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Murray Journal

Fifty-five Years of Shelter

Nov 06, 2015 09:35AM ● By Alisha Soeken

By Alisha Soeken

Bomber and Boo Boo, Dexter and Duchess are four of the hundreds of animals at the Humane Society of Utah waiting to be adopted. 

For 55 years, Murray’s Humane Society has provided shelter to cats, dogs, rabbits and other unwanted animals. On Sept. 12 they celebrated those 55 years with a birthday party and invited the city. All day people enjoyed free birthday cake, snow cones, games, tours of the shelter and even a one-day $55 adoption special for all dogs. 

Jennifer and Johnny Evans took advantage of that adoption special. “We came today to adopt Ali,” Jennifer said as she held a shivering little Chihuahua in her arms. “I’m a truck driver and would like a companion.” Johnny added, chuckling. “That is, if I can get her away from Jennifer.”

This year the Humane Society of Utah became the number one charity among all non-profit organizations in Utah, earning $41,161. That money came from donors, matching grants from local businesses and families and the Community Foundation of Utah. The Humane Society’s doors are open to any animal they can legally accept, so that money is greatly needed. In 2014 they saved a record 10,481 pets, and they expect that number to grow.

Along with being a great charity, the Humane Society is also a great place to volunteer. Raquelle Privett, age nine and one of the over 1,400 volunteers, begged her mother to let her volunteer. “I love playing with the cats and rabbits,” Raquelle said. Because of her young age, Raquelle’s mother, Rebecca, accompanies her as she volunteers 1-2 hours a day cleaning and playing with the animals. As Raquelle held and brushed a blue-and-white cat named Densun, Rebecca added, “I love that this teaches Raquelle responsibility, that pets are hard work as well as fun.”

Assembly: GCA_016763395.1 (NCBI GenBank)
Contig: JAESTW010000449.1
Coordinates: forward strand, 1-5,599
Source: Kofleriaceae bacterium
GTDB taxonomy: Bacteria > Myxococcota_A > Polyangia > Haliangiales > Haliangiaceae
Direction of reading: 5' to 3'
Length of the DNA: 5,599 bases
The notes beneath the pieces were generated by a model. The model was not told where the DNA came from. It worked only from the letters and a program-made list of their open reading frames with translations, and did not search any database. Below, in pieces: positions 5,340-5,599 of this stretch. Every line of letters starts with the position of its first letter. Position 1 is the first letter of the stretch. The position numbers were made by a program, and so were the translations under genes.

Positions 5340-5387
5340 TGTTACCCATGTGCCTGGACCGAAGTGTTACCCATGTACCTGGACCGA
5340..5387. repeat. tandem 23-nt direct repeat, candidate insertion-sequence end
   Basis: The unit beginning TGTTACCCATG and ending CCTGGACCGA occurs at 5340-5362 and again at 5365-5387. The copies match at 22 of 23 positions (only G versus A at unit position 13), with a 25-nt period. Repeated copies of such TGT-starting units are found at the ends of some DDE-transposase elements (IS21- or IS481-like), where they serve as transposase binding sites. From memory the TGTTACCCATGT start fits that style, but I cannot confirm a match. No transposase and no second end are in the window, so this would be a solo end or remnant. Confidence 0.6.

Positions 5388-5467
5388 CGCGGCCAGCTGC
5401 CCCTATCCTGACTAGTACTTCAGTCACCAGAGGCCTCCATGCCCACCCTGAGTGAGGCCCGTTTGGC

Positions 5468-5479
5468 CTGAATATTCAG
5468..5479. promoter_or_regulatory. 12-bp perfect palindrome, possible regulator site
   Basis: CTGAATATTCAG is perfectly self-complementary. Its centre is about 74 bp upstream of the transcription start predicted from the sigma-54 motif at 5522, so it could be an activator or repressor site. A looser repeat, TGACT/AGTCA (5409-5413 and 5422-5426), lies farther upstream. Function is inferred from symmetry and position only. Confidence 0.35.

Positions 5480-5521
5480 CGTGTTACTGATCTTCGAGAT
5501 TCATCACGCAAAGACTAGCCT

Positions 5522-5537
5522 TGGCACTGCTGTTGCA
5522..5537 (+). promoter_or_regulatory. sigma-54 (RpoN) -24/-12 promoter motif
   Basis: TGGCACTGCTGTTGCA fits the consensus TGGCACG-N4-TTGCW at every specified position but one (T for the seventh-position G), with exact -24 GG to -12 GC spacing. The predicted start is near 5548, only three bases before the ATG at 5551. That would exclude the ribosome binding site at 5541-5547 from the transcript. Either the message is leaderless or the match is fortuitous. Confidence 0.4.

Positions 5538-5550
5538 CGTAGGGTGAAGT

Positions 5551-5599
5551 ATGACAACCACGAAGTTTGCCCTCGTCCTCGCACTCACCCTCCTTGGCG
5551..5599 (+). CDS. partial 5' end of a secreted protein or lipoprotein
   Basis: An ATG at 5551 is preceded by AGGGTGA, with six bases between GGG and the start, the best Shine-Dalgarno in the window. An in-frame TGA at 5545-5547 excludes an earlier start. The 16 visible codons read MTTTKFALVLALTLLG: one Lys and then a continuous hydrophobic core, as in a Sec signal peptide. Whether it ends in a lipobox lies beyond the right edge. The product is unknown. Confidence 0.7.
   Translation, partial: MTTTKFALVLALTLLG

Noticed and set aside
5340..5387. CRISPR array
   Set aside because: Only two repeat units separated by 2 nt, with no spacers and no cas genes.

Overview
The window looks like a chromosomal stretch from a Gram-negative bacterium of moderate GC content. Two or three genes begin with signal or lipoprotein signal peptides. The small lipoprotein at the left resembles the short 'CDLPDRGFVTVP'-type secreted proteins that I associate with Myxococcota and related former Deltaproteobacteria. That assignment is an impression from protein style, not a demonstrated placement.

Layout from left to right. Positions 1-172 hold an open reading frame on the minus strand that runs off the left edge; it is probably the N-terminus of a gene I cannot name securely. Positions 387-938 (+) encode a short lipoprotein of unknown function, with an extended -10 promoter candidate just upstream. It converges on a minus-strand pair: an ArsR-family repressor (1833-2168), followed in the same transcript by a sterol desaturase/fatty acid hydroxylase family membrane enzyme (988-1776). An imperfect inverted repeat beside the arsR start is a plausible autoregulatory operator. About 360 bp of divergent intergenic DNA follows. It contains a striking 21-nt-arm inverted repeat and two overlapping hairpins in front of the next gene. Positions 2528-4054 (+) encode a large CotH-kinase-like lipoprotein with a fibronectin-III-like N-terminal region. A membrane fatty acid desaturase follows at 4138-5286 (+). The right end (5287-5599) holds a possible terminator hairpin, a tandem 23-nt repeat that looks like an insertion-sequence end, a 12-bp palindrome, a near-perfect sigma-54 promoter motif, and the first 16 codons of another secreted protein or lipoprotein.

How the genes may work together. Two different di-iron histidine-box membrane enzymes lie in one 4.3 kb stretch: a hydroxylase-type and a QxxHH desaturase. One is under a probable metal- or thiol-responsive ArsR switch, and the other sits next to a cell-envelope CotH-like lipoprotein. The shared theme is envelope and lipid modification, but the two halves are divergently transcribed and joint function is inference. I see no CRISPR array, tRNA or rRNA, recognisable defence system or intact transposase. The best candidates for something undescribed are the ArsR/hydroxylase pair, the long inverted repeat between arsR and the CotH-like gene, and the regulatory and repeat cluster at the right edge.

Jeff Gibbons, an employee at the Humane Society, understands that hard work. Gibbons got involved with the Humane Society while job hunting. “I thought this would be something to fill my time, but eventually I just quit turning in resumes because I finally found a job that I love. I deeply care about animals. I get to take animals that have not been treated well and give them a new home, where they can sleep on the couch, run in the park and do all the other great things pets do! My job every day is making sure that their life gets better because of me.  It’s really hard work,” Gibbons said.

That hard work has a big payoff. The Humane Society works with smaller shelters across Utah and neighboring states to save animals at risk of euthanasia by transferring them to their larger facility. It’s anticipated that over 3,500 animals will be saved in 2015. They also performed over 10,000 spay/neuter surgeries last year for both shelter animals and clientele from the general public, which will also reduce the risk of animal euthanasia.

Another hard-working part of the Humane Society is their foster department. There are over 150 foster volunteers who care for sick, injured or infant animals until they’re ready to be adopted. Last year more than 3,500 of these special-needs animals were cared for by the foster program. 

Murray City has had the privileged of being home to this great organization, and, in the words of Gibbons, “It is an incredible experience to see animals get a chance to go to their forever homes to be loved. To see scared animals feel secure, and to see the joy in the eyes of both children and adults when they first meet, and then take home their new family member.” 

So, be a part of the Humane Society’s next 55 years; volunteer, foster a pet, donate or fulfill an item on their wish list, because Bomber and Boo Boo, Dexter and Duchess are waiting.